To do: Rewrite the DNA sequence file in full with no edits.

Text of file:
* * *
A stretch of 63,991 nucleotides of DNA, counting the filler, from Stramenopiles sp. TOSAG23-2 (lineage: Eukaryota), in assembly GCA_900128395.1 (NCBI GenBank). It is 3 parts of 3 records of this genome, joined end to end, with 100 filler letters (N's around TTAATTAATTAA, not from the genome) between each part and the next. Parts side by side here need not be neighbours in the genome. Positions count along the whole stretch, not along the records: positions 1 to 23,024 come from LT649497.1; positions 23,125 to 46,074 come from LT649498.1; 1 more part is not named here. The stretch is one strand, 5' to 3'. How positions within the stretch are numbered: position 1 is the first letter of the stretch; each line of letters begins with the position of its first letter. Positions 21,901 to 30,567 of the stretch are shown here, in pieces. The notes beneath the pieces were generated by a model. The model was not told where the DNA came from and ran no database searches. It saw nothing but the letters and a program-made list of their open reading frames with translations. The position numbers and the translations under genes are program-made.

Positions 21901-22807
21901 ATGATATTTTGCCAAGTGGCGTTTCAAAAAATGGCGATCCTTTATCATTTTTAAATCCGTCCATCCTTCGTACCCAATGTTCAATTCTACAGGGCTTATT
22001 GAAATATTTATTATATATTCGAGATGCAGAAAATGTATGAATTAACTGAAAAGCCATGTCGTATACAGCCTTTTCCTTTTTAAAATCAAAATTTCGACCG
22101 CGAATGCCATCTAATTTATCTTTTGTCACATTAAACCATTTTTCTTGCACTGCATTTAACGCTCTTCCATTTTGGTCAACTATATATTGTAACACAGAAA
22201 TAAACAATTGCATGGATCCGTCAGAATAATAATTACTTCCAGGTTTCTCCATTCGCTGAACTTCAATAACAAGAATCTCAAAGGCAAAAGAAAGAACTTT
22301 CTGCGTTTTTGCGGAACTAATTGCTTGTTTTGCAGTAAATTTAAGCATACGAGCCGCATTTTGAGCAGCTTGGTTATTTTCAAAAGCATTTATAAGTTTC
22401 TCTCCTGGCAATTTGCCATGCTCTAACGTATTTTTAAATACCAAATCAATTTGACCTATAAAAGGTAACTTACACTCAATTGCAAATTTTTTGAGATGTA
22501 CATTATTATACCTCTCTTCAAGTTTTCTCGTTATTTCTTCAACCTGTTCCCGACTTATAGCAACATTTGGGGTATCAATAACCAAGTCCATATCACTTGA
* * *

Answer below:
A stretch of 63,991 nucleotides of DNA, counting the filler, from Stramenopiles sp. TOSAG23-2 (lineage: Eukaryota), in assembly GCA_900128395.1 (NCBI GenBank). It is 3 parts of 3 records of this genome, joined end to end, with 100 filler letters (N's around TTAATTAATTAA, not from the genome) between each part and the next. Parts side by side here need not be neighbours in the genome. Positions count along the whole stretch, not along the records: positions 1 to 23,024 come from LT649497.1; positions 23,125 to 46,074 come from LT649498.1; 1 more part is not named here. The stretch is one strand, 5' to 3'. How positions within the stretch are numbered: position 1 is the first letter of the stretch; each line of letters begins with the position of its first letter. Positions 21,901 to 30,567 of the stretch are shown here, in pieces. The notes beneath the pieces were generated by a model. The model was not told where the DNA came from and ran no database searches. It saw nothing but the letters and a program-made list of their open reading frames with translations. The position numbers and the translations under genes are program-made.

Positions 21901-22807
21901 ATGATATTTTGCCAAGTGGCGTTTCAAAAAATGGCGATCCTTTATCATTTTTAAATCCGTCCATCCTTCGTACCCAATGTTCAATTCTACAGGGCTTATT
22001 GAAATATTTATTATATATTCGAGATGCAGAAAATGTATGAATTAACTGAAAAGCCATGTCGTATACAGCCTTTTCCTTTTTAAAATCAAAATTTCGACCG
22101 CGAATGCCATCTAATTTATCTTTTGTCACATTAAACCATTTTTCTTGCACTGCATTTAACGCTCTTCCATTTTGGTCAACTATATATTGTAACACAGAAA
22201 TAAACAATTGCATGGATCCGTCAGAATAATAATTACTTCCAGGTTTCTCCATTCGCTGAACTTCAATAACAAGAATCTCAAAGGCAAAAGAAAGAACTTT
22301 CTGCGTTTTTGCGGAACTAATTGCTTGTTTTGCAGTAAATTTAAGCATACGAGCCGCATTTTGAGCAGCTTGGTTATTTTCAAAAGCATTTATAAGTTTC
22401 TCTCCTGGCAATTTGCCATGCTCTAACGTATTTTTAAATACCAAATCAATTTGACCTATAAAAGGTAACTTACACTCAATTGCAAATTTTTTGAGATGTA
22501 CATTATTATACCTCTCTTCAAGTTTTCTCGTTATTTCTTCAACCTGTTCCCGACTTATAGCAACATTTGGGGTATCAATAACCAAGTCCATATCACTTGA